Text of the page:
A 21-year-old white man suspected of killing nine people at a historic African-American church in Charleston, South Carolina was arrested on Thursday after an attack that the United States is investigating as a hate crime. …

Roof sat with churchgoers inside Emanuel African Methodist Episcopal Church for about an hour on Wednesday before opening fire, Mullen said. The victims, six females and three males, included Reverend Clementa Pinckney, who was the church’s pastor and a Democratic member of the state Senate.

“He just said, ‘I have to do it. You rape our women and you’re taking over our country,” Johnson said.

What a terrible crime and slaughter of innocents. Whether the killer is mad or bad (or both) will be determined in due course.

Any attack on innocents is terrible, but there is something particularly chilling about it happening in a church.

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Transracial?

June 18th, 2015 at 9:00 am by David Farrar

Fraudster Rachel Dolezal has claimed she is not a fraud, but she is transracial – a black woman born into a white body, just as a transgender person is someone born in the body of the wrong gender.

Syretta McFadden in the Guardian is not impressed:

After days of speculation, Rachel Dolezal appeared on the Today show and declared herself transracial – and blamed other people’s misunderstanding of the term on why she came to be identified as black. “I was actually identified when I was doing human rights work in north Idaho as first transracial”, she said – in a construction that conveniently negated her agency in that decision – and explained that she never corrected subsequent media reports that she was biracial or black.

“I identify as black”, she said during the interview, though she admits to having identified as white at other points – including when she sued Howard University for racial discrimination because she was white. (She lost.)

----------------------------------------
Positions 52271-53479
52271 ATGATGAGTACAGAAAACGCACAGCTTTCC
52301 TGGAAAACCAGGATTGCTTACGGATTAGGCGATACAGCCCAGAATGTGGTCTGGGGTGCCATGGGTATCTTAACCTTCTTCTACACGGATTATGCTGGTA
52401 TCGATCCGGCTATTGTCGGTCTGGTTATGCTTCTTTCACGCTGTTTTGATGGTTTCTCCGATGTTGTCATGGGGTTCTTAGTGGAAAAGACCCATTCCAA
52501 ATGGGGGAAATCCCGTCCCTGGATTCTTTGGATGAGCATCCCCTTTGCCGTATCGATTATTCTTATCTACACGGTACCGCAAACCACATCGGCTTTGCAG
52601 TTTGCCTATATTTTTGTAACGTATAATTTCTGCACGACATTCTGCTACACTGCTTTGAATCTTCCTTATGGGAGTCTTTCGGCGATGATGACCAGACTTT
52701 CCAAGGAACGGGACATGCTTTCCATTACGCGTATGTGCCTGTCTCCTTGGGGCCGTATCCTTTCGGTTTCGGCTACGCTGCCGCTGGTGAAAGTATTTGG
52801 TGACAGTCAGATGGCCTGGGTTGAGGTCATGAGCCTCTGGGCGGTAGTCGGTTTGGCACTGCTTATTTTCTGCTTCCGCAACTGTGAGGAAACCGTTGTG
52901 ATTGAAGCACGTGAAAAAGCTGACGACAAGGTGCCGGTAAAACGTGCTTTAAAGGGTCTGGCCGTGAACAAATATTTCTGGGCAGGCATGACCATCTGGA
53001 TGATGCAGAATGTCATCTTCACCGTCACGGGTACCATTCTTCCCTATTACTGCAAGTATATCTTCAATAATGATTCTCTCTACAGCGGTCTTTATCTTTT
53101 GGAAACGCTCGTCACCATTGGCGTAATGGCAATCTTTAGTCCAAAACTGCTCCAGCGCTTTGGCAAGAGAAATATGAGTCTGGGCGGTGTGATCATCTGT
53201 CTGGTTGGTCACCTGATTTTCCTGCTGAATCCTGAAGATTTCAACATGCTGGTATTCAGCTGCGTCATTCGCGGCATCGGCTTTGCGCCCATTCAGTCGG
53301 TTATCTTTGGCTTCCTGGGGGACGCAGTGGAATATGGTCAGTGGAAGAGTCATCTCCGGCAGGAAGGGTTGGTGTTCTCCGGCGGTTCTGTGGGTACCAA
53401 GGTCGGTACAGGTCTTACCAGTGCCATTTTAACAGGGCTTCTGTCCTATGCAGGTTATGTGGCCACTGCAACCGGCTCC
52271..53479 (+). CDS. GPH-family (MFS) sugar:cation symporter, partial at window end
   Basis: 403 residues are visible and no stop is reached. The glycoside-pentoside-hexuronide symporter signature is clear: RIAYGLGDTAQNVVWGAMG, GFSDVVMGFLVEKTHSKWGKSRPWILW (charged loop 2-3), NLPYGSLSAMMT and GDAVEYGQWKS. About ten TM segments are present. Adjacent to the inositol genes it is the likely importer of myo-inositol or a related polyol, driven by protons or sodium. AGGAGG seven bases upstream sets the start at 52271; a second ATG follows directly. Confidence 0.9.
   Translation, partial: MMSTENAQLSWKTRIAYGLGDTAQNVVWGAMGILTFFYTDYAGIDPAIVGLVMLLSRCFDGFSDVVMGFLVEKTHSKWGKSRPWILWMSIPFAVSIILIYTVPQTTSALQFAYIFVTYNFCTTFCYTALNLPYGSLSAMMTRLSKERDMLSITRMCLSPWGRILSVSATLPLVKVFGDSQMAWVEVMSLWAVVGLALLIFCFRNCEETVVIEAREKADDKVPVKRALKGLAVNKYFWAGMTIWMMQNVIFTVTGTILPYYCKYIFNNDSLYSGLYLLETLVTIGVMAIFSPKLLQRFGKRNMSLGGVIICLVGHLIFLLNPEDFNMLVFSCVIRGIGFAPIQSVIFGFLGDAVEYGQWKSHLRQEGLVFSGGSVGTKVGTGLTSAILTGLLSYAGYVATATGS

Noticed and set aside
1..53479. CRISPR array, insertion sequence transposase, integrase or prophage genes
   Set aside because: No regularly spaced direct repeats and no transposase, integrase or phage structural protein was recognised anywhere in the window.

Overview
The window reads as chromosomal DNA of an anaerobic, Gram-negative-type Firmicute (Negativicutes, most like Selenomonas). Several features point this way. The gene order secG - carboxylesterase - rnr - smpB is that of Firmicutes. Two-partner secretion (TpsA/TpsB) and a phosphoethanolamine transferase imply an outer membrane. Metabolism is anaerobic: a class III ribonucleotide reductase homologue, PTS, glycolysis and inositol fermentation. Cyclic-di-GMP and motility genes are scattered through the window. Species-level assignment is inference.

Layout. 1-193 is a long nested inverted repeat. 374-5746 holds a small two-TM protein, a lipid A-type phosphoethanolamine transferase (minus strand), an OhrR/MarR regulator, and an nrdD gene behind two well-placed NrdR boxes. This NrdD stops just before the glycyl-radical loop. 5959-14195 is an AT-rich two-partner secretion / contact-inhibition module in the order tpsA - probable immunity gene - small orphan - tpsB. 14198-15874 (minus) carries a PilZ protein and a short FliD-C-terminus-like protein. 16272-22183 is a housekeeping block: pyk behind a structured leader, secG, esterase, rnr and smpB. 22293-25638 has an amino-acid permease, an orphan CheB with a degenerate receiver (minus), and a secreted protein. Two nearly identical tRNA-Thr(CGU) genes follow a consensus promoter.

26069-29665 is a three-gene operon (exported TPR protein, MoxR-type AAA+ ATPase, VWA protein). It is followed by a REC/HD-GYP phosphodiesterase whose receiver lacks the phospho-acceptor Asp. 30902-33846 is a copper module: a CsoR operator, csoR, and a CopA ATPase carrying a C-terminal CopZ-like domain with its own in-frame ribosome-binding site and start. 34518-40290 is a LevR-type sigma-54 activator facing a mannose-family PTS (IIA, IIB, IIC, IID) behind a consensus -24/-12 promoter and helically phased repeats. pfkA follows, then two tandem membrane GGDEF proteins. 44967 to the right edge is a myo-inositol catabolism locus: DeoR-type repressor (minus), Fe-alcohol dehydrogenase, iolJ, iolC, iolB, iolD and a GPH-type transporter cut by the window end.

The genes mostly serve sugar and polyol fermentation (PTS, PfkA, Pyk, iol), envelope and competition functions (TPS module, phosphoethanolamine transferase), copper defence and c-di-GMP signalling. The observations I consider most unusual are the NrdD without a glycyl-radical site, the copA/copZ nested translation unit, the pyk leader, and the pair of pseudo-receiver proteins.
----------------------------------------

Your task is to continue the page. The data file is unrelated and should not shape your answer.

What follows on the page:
But transracial does not mean what some white Americans like Dolezal apparently wish it to mean. The term originates from adoptive and academic circles to describe the very lived experience of children raised in homes that are phenotypically and culturally different from their birth – people like my colleague Rebecca Carroll, who is black. She was raised in a white household and her white birth mother attempted to define her as “culturally white, and cosmetically black”.

The fact Dolezal once sued Harvard for discriminating against her as a white woman, speaks volumes about how genuine she is.

Dolezal’s messy theft and fiction of a black American identity uses the currency of a subculture of privilege that is rooted in white supremacy too. If anything, to believe that one can transfer one’s identity in this way is a privilege – maybe even the highest manifestation of white privilege. The ability to accept marginalization, to take on the identity of blackness without living the burdens of it and always knowing you could, on a whim, escape it, is not a transition to blackness; to use it to further your career or social aspirations is not to become black.

It is interesting to think about what it would mean if people could legally change their race, just as they can legally change their gender (which I support). Could you join an Iwi? Could you enrol on the Maori roll? Could you use a preferential entry scheme for university? Dolezal may set off a revolution!